Review of data on heavy metals in ambient air in Australia

Technical Report No. 3
Environment Australia, May 2002
ISBN 0 6425 4781 5

1. Introduction

1.1. Background

The term 'heavy metals' has sometimes been restricted to metallic elements, which normally have atomic weights between 63 and 201 amu and specific gravity above 5.0 (DEST, 1996.) A more general classification is that they are metals or metalloids found in the periodic table of elements from Group IIA through VIA, including the semi-metallic elements: boron, arsenic, selenium, and tellurium (OHSA, 2000). Metals exist in elemental form or as ions dissolved in water, or as vapours, or as salts or minerals in rock, sand, and dust, and form a variety of inorganic or organic compounds. However, for simplicity, most environment regulators do not make distinctions between metal species, and refer to them as metals and their compounds (NPI, 1999 & 2001; EA, 1999).

Both natural and anthropogenic processes and sources emit metals and their compounds into the air. The processing of minerals, incineration of metallic objects, motor vehicle combustion of fuel containing metal additives, and the wearing out of motor vehicle tyres and brake pads result in the emission of metals associated with particulate matter. Metals occur naturally in soil and in rocks rich with minerals; thus weathering of the rocks, mining activities or even wind-blown dust can release these metals into air as particulate matter (Langmuir, 1997). Australian industries have reported the discharge into air of heavy metals and their compounds from power stations using fossils fuel such as coal, and from mines, mineral processing industries, refineries and brickworks (VIC EPA, 1996 & 1998a; NPI, 1999 & 2001).

Heavy metals are part of a large group of air pollutants called air toxics, which upon inhalation or ingestion, can be responsible for a range of health effects such as cancer, neurotoxicity, immunotoxicity, cardiotoxicity, reproductive toxicity, teratogenesis and genotoxicity (HEI, 1998; US EPA, 1999a). Plants and animals depend on some metals for nutrients, however certain forms of some metals can be toxic even at trace levels (AMAP, 1997). For most metals, the bound or complex species are less toxic than the elemental forms hence there is a loss in specificity when they are broadly classified as metals and their compounds.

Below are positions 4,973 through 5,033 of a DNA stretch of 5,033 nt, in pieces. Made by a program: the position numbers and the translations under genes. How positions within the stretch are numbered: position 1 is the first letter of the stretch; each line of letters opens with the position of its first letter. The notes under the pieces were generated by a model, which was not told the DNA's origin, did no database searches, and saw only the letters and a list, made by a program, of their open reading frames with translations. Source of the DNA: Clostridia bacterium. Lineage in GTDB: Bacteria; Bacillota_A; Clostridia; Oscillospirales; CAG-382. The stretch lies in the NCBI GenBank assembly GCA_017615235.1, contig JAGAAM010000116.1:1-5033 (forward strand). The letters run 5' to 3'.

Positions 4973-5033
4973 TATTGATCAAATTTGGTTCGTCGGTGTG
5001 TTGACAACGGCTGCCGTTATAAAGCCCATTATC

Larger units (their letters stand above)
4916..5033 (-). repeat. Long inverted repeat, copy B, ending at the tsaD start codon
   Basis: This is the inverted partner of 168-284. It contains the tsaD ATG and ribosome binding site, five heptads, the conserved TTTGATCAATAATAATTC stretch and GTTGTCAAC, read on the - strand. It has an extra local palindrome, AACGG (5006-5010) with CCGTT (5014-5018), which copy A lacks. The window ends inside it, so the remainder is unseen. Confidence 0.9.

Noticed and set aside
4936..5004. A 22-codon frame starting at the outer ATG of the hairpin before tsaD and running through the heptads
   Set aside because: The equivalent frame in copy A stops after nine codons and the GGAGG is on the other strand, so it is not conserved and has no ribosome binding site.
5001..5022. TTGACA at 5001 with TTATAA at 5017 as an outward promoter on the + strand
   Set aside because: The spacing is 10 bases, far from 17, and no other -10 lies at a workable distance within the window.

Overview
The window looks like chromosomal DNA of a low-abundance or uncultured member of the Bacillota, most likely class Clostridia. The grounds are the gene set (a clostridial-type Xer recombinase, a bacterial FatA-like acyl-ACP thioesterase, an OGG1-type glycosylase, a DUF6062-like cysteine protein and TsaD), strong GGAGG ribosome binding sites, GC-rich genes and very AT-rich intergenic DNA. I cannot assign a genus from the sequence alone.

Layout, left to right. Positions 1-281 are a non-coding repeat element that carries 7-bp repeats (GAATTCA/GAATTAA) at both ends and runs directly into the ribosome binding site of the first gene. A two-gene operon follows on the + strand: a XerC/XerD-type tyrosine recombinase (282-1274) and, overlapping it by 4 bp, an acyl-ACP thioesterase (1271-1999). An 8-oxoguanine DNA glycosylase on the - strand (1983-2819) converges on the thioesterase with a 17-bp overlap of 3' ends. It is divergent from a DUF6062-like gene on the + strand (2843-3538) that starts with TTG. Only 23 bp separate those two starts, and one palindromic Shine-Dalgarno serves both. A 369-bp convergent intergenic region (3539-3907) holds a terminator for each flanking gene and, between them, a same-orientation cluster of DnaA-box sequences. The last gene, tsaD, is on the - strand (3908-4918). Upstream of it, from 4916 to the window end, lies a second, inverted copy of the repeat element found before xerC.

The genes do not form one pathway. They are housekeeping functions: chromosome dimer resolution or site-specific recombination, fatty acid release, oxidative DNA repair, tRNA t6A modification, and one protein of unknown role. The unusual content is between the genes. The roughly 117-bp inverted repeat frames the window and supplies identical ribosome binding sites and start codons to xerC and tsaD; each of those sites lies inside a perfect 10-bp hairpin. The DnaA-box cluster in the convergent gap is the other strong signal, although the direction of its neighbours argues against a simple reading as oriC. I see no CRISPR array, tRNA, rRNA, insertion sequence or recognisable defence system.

When inhaled, very small particles containing metals or their compounds deposit beyond the bronchial regions of the lungs into the alveoli region (Brody et al., 1984). Epidemiological studies have established relationships between inhaled suspended particulate matter and morbidity/mortality in populations (Dockery et al., 1993; Pope et al., 1995; Abbey et al., 1995). Studies in occupational or community settings have established the health effects of exposure to heavy metals, such as lead and their compounds (Sibergeld, 1995; Sibergeld, 1996; Goyer, 1996). The localised release of some heavy metals from inhaled particulate matter has been hypothesised to be responsible for the lung tissue damage (Gilmour et al., 1996; Donaldson and MacNee, 1998).

The emissions of three heavy metals, lead, mercury and cadmium, are being regulated in Europe under the Convention on Long-range Transboundary Air Pollution. This convention is the first international, legally binding instrument to deal with problems of air pollution on a broad regional basis. It covers 42 countries in Europe and North America and the European Union. Since entering into force in 1983, the Convention has been extended by several protocols dealing with specific pollutants. Thus the Executive Body for the Convention, concerned that ' …emissions of certain heavy metals are transported across national boundaries and may cause damage to ecosystems of environmental and economic importance and may have harmful effects on human health…', adopted the Protocol on Heavy Metals in June 1998, in Aarhus, Denmark (UN/ECE, 2000). The Aarhus Protocol targets three particularly harmful metals: cadmium, lead and mercury, to set a framework for national legislation that will lead to the substantial decrease in the emissions of the three metals in Europe and North America. The protocol seeks to cut emissions of heavy metals from industrial sources, combustion processes and waste incineration. The Protocol will enter into force when ratified by sixteen signatory countries; as of 3 July 2000, only six countries had ratified the Protocol (EIS, 2000). Australia is not a signatory to the Convention.